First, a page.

(e) RNAV lateral guidance may execute a fly−by turn beginning at an excessively large distance from the holding fix. Reducing speed to the maximum holding speed at least 3 minutes prior to reaching the holding fix and using the recommended 25 degree bank angle will reduce potential excursions beyond protected airspace.

    It does not say such entries are prohibited, or even to avoid executing a fly-by entry. It only gives guidance on best practices when a fly-by entry is flown. I don't see that the FAA would give such guidance if fly-by entrances were prohibited.

    Thanks again for the point out. Was a part of the AIM I hadn't read and it was interesting to read.
     
  31. Collin Kaufman

    Collin Kaufman Pre-Flight

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    You're right. I've had instructors who have gotten defensive and I've had to correct them. I always do ask questions. I'm a "why" type of person. And if I know somethings right I won't have a problem bringing it up with an instructor, but like you said when it's the DPE telling me something is wrong, I do second guess myself. For where I'm at in my training, I definitely feel like I have a pretty good knowledge of the FARs and I'm continually learning more, but I think I will take everything with a grain of salt and fact check everything I can.
     
  32. Collin Kaufman

    Collin Kaufman Pre-Flight

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    No I don't. Just thought it'd be a distraction to bring my Stratus with me.
     
  33. Collin Kaufman

    Collin Kaufman Pre-Flight

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    I might have to look into that. I know a majority of the other students in the program have a problem with him as well.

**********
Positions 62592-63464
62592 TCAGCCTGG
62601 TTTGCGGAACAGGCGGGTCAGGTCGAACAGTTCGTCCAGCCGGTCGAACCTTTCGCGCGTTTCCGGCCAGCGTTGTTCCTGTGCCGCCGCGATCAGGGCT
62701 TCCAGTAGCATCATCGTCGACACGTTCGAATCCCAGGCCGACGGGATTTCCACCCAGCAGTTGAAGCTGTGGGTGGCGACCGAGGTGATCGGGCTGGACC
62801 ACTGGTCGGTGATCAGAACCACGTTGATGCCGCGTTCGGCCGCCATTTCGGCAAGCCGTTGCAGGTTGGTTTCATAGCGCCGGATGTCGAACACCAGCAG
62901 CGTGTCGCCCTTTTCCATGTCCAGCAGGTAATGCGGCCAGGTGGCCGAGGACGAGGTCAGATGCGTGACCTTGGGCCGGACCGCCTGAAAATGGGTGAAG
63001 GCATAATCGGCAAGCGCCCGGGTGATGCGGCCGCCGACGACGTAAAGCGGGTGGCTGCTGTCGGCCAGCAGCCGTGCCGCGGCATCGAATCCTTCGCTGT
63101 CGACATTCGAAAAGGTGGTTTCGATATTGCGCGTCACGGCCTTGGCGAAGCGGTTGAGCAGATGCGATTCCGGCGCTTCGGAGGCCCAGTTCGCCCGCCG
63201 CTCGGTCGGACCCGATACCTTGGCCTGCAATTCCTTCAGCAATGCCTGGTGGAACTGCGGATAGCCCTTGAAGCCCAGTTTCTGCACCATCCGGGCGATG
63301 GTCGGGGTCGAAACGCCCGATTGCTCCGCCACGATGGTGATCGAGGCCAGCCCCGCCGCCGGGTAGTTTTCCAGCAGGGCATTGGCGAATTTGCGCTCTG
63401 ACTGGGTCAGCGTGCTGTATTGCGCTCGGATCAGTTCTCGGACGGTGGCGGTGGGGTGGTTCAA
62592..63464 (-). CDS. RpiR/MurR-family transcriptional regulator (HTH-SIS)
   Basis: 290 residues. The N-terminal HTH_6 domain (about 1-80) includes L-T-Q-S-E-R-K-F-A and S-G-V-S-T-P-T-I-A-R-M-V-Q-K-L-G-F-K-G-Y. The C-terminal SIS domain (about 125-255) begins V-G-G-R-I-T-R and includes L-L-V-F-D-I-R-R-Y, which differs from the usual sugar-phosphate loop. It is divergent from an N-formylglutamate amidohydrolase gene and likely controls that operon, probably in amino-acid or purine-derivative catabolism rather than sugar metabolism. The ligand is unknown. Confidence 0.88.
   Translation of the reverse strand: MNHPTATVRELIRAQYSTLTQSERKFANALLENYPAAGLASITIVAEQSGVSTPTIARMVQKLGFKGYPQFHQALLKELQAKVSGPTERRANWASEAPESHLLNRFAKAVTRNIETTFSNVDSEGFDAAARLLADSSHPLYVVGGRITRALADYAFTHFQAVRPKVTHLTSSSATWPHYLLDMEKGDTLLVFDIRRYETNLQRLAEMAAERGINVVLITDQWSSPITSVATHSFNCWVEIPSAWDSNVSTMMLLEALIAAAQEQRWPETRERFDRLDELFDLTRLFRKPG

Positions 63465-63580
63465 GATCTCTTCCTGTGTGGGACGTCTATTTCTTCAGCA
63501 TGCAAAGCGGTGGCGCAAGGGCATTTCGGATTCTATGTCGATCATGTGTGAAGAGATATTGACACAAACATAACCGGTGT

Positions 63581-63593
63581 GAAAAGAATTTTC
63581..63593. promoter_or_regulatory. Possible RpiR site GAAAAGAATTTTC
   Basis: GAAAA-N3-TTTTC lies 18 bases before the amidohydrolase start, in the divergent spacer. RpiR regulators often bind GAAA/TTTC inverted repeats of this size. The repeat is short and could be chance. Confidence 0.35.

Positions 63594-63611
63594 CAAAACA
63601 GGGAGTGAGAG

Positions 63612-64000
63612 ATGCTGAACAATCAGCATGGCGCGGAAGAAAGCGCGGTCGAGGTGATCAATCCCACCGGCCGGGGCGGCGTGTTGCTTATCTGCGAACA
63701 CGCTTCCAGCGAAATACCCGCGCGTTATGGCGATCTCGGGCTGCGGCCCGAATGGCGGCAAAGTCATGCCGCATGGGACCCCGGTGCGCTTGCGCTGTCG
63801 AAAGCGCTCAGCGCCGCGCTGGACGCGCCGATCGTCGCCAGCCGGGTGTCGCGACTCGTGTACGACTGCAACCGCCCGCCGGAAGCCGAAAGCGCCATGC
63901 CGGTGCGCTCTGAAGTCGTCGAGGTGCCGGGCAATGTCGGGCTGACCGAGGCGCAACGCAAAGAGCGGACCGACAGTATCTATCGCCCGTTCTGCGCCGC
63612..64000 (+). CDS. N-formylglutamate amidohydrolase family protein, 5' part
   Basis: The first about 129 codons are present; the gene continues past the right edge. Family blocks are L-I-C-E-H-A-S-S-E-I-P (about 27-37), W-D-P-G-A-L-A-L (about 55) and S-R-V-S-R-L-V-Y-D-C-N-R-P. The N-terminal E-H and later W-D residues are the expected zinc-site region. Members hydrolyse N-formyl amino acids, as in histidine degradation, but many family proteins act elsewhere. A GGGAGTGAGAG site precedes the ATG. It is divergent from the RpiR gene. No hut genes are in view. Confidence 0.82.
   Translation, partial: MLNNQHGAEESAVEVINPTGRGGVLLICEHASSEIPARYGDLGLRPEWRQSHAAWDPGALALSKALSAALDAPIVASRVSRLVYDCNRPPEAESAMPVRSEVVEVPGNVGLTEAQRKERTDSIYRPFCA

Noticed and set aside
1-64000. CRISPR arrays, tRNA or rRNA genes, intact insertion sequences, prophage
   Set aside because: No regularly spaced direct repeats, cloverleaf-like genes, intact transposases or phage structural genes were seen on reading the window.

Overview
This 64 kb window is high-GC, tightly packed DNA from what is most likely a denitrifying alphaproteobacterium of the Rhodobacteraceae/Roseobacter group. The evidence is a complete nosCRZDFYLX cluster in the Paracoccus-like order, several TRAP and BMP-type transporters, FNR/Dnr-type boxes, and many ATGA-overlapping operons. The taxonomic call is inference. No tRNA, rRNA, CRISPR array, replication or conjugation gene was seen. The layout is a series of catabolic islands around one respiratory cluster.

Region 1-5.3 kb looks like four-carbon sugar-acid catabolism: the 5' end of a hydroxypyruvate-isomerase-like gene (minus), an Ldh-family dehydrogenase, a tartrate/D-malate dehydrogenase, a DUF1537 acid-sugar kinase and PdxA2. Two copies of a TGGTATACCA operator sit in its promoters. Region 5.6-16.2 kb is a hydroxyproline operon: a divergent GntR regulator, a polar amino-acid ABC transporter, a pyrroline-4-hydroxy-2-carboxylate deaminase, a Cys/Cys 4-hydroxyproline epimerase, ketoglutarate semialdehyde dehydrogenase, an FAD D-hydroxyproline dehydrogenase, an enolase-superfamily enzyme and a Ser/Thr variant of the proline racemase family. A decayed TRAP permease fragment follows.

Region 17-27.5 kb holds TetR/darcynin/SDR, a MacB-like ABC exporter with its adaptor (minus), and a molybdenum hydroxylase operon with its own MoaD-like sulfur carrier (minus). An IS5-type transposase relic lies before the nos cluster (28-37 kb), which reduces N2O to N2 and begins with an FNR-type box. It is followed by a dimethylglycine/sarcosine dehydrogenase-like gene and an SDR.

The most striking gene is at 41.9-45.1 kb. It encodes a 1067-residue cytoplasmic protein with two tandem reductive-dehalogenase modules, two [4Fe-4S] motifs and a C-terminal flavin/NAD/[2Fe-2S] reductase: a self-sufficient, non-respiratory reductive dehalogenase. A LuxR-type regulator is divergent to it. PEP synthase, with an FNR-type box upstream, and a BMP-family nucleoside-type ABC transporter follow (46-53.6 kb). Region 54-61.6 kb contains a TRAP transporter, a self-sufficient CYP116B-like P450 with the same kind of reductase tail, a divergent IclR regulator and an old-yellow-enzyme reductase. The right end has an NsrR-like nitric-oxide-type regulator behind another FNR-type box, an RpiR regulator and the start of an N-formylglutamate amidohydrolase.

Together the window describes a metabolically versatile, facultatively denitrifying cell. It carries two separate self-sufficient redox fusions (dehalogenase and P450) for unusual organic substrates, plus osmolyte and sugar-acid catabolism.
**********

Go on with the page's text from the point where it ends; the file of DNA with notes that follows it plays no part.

34. Ryan F.

    Ryan F. Line Up and Wait

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    Not allowed to. DPEs and ASIs are expressly prohibited from teaching during a practical test.

    It's a little tough on me, as I've been a flight instructor for a long time and a DPE for not very long at all. The desire to say "hey, you just need to... " is very strong, but a practical test is not considered flight training.
     
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  35. Ryan F.

    Ryan F. Line Up and Wait

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  36. luvflyin

    luvflyin Final Approach

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    Once you've made the decision to pass them, is it considered bad to throw your 2 cents in about some things?
     
  37. Ryan F.

    Ryan F. Line Up and Wait

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    A debrief is a good idea regardless of the outcome.
     
  38. Collin Kaufman

    Collin Kaufman Pre-Flight

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    Alright Gentlemen. I'm pleased to announce that I passed my instrument checkride on the 19th. Everything went smoothly for the most part. I had the same examiner and he wasn't as much of a wang as he was last time but I think that's just due to the fact I didn't do a whole lot to set him off. I was told by my instructor that 6 other students were failed in the same week as me for the same exact thing I did that was discussed above. A little ridiculous if you ask me. This examiner is apparently known for his 'gotcha' clearances, but hey, we made it and now I can fly in clouds.. legally
     
  39. benyflyguy

    benyflyguy Pattern Altitude

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    Congrats!!! Great job!! Now you have permission to go scare yourself!
     
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  40. dtuuri

    dtuuri En-Route

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    Good on you! :) I've got one for you. The examiner was incorrect, but how would you rephrase his question so the answer he wanted is the right one. I.e., when would you climb immediately and not wait for the "expected higher in ten minutes"?